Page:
Is there a stigma to being a hypochondriac? I’ve been surprised how many people I speak to, think it’s not a real condition and who can name people who ‘fit into this category’, who are ‘obsessed about being ill’ and ‘making up health problems’ or ‘always at the doctors’. It’s therefore hardly surprising that some people are reluctant to admit they have this condition. Hypochondria (health anxiety) is real, and many people struggle with it, day to day.
This debilitating condition can result from an inaccurate ‘perception’ of a condition in the body or the mind, often in the absence of a medical diagnosis. Health anxiety is a ‘hot topic’ at the moment, and we can all relate to the fear of catching Covid. There is an increase in people with this health anxiety, due to Covid, who are watching the news continually and fearful of leaving the house. This is understandable some may say. So, I was thinking about what makes general and ‘understandable’ health anxiety into a ‘disorder’?
I see people with health anxiety (hypochondria), on a regular basis, even if they haven’t ‘labelled it’ (nobody wants to be labelled a hypochondriac ….right??). But living with anxiety of any form is incredibly difficult and frightening and this can include worries and fears about our health and the health of others. Many hypochondriacs have additional symptoms, such as panic attacks, obsessive compulsive disorder (OCD), PTSD or depression and in addition, may experience physical symptoms like poor sleep, elevated blood pressure, IBS etc.
Imagine living with the constant fear that you are seriously ill, will become ill or may even die. This thought process could then lead to other fears and phobias. Hygiene often becomes prominent in a sufferer’s mind – carrying out excessive cleaning and disinfection.
Other common symptoms of health anxiety may include:
- Constantly worrying about your health and requiring reassurance from people that you are ok.
- Repeatedly checking the body for signs of illness, such as lumps, tingling or pain.
- Regular visits to the doctor or worry that your doctor or medical tests may have missed something.
- Obsessive health researching on the internet.
- Avoiding anything to do with serious illness, such as medical TV programmes.
- Easily alarmed about health outbreaks.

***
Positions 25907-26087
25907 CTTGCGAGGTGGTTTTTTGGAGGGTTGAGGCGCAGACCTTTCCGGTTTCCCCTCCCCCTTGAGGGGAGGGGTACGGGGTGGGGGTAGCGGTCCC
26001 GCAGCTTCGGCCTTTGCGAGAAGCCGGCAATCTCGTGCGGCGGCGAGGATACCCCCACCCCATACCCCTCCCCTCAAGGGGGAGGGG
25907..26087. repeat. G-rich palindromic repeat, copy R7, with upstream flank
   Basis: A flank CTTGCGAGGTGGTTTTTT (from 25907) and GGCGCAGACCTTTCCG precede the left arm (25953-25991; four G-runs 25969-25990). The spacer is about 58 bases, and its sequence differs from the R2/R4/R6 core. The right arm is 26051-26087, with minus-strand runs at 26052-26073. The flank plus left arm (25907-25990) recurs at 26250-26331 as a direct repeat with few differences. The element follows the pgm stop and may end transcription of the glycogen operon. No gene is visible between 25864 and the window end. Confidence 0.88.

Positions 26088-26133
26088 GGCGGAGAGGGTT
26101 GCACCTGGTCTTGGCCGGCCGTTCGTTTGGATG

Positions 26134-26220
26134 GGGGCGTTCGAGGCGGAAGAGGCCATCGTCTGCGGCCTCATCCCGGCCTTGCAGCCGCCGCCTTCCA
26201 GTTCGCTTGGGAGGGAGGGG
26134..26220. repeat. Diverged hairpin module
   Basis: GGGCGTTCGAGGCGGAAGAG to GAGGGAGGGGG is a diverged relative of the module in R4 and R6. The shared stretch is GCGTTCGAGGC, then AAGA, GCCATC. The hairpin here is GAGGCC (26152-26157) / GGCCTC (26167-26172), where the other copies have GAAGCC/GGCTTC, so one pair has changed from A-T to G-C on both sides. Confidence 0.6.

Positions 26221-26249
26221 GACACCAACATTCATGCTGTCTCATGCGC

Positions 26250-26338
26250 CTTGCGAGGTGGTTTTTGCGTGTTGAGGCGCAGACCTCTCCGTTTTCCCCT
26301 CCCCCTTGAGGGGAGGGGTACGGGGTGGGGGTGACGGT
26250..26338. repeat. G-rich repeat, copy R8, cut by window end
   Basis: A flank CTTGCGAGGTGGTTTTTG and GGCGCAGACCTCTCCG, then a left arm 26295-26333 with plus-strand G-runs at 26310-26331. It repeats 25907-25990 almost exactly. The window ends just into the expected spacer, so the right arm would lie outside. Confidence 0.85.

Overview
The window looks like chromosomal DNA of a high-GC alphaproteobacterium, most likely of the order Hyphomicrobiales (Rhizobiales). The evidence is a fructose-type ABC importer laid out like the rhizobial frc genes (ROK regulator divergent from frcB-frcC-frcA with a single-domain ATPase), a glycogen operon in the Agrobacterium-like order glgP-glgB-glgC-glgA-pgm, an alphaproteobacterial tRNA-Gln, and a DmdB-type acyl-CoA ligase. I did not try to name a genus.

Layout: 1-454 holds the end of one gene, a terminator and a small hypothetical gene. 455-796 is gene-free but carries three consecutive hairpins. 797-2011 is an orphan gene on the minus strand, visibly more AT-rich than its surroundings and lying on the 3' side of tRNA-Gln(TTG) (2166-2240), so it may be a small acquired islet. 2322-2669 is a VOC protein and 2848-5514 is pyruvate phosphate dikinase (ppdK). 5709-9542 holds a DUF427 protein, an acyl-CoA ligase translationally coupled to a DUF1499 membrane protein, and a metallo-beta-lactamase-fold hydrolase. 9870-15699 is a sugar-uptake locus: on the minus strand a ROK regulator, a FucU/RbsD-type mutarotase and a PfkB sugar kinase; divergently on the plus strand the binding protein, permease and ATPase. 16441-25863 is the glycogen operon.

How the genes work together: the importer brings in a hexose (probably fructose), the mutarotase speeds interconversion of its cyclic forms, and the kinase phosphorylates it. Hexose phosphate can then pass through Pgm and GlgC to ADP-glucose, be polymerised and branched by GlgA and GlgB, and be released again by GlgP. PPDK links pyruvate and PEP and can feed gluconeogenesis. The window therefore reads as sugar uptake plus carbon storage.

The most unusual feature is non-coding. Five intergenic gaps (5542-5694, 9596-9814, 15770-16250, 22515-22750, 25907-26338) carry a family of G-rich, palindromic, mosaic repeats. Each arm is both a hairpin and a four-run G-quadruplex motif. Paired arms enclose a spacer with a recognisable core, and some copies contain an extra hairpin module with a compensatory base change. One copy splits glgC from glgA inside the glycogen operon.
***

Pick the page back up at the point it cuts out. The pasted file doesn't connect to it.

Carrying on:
- Avoiding people or places for fear of getting an infection.
Although there really is no exact cause, the following may be a factor.
- A family member who is also suffers health anxiety.
- The person has gone through a serious illness and fear that their bad experience may be repeated.
- They may be going through major life stress.
- They have had a serious illness during childhood.
- They may already be suffering from a mental health condition for which hypochondria is part of.
People often feel that their GP doesn’t take them seriously, leading to even more anxiety. So, I want to share some alternative options that are readily available:
- Cognitive Behavioural Therapy (CBT).
- Behavioural stress management or exposure therapy.
- Medication such as anti-depressants, are sometimes prescribed.
- Learning stress management and relaxation techniques.
- Avoiding online searches for the possible meanings behind your symptoms.
- Focusing on activities such as a hobby you enjoy.
- Avoiding alcohol and recreational drugs, which often increase anxiety.
In Solution Focused Hypnotherapy we can work to change your thoughts to a happier future and allow them to become reality. Hypnotherapy helps by relaxing your mind and teaching you how the brain works. From this, you can better understand why you feel like you do, how to change it and therefore reducing your symptoms and being more able to cope. Using psychotherapy and trance (a lovely, relaxed feeling), you will make a plan of how to take the next step to fulfilling your long-term goals.
Hypnotherapy details can be found on my website here:
If you feel hypnotherapy would benefit you, I am currently offering a free initial consultation, a contact form is available from my website here:
Sharon Mortimer HPD DSFH MNCH (Reg.) MaSFH MCNHC GHR Reg. GQHP